It is not their spiritual life that they have laid down, even as it was not Jesus’ spiritual life that He laid down. As He sacrificed His actual, perfect being, His humanity, so they are to sacrifice their justified selves, reckoned perfect through Jesus’ merit, although not actually so. Likewise the loaf and the cup represent suffering. Each grain must be crushed and ground before it can become bread for man; they cannot retain their life and individuality as grains. The same is true of the grapes; they must be crushed to extract their juice, thus losing their identity as grapes.

Our Lord distinctly declares that the cup, the fruit of the vine, represents blood; that is, life – not life retained, but life shed, given, yielded up. He tells us that this life poured out was for the remission of sins; and that all who would be His must drink it, must accept His sacrifice and appropriate it by faith. They must receive life from this source. It will not do to declare that life is the result of obedience to the Law. It will not do that faith in some great teacher and obedience to his instruction will amount to the same thing and bring eternal life. There is no way to attain eternal life other than through the blood once shed as the ransom price for the whole world!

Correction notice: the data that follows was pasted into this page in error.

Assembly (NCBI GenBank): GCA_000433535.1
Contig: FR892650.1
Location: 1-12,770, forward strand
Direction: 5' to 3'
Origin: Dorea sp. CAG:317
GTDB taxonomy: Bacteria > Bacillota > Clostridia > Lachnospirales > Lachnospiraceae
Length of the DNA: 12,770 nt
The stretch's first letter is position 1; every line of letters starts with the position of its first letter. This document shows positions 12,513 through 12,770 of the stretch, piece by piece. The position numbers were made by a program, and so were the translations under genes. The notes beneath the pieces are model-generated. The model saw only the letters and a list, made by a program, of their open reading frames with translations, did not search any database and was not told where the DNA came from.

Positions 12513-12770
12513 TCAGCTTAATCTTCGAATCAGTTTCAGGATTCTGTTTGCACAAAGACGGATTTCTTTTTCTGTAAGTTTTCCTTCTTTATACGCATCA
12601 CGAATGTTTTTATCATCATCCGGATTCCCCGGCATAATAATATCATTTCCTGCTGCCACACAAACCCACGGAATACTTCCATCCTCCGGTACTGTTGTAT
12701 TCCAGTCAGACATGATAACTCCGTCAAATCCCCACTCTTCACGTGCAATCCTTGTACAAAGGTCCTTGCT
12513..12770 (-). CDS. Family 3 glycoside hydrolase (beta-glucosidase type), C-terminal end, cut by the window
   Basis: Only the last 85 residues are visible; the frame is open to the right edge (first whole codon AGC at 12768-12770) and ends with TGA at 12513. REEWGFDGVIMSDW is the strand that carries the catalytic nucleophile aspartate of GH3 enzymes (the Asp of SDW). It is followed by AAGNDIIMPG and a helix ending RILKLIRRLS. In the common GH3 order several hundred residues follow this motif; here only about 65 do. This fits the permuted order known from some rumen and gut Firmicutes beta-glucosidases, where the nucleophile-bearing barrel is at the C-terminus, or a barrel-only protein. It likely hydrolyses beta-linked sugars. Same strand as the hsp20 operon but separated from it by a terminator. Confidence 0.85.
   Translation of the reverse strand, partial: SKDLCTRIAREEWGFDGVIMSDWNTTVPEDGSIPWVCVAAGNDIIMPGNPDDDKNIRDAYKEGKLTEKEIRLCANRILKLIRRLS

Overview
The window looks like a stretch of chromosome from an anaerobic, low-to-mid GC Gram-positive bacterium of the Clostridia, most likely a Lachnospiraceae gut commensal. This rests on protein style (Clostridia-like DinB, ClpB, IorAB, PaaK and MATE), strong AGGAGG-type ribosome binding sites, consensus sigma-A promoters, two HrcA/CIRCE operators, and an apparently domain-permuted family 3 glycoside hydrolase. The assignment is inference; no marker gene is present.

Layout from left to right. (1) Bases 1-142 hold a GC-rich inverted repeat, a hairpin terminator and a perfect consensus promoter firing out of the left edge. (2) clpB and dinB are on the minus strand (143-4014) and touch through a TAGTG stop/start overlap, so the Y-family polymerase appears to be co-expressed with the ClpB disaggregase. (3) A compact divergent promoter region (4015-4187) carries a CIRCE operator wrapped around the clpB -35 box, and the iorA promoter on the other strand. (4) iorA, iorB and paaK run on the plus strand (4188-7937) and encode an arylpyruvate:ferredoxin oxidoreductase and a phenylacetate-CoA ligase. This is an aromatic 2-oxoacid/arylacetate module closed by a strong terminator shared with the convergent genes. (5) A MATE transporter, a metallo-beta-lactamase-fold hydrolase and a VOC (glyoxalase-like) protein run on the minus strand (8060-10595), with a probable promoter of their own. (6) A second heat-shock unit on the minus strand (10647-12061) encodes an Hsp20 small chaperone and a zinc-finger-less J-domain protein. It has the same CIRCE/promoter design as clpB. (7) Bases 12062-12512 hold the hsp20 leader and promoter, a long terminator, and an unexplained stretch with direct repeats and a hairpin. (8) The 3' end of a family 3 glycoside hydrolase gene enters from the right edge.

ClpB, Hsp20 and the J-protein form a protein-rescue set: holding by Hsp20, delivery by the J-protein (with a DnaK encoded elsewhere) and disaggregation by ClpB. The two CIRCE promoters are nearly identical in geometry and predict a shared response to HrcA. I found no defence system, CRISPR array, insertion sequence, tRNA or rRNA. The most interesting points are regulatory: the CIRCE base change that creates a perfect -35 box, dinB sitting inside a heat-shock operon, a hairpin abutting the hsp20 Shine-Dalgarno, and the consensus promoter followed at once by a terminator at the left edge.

“Neither is there salvation in any other: for there is none other name under heaven given among men, whereby we must be saved.” (Acts 4:12)


At the institution of the Memorial Supper, our dear Lord as usual spoke of the Kingdom, the theme of all His discourses. He reminded His faithful followers of His declaration that He would go away to receive a Kingdom and would come again and receive them to Himself to share in it. He added that the Memorial He was then instituting would find its fulfilment in the Kingdom: “I will not drink henceforth of this fruit of the vine, until that day when I drink it new with you in my Father’s kingdom.” (Matt. 26:29)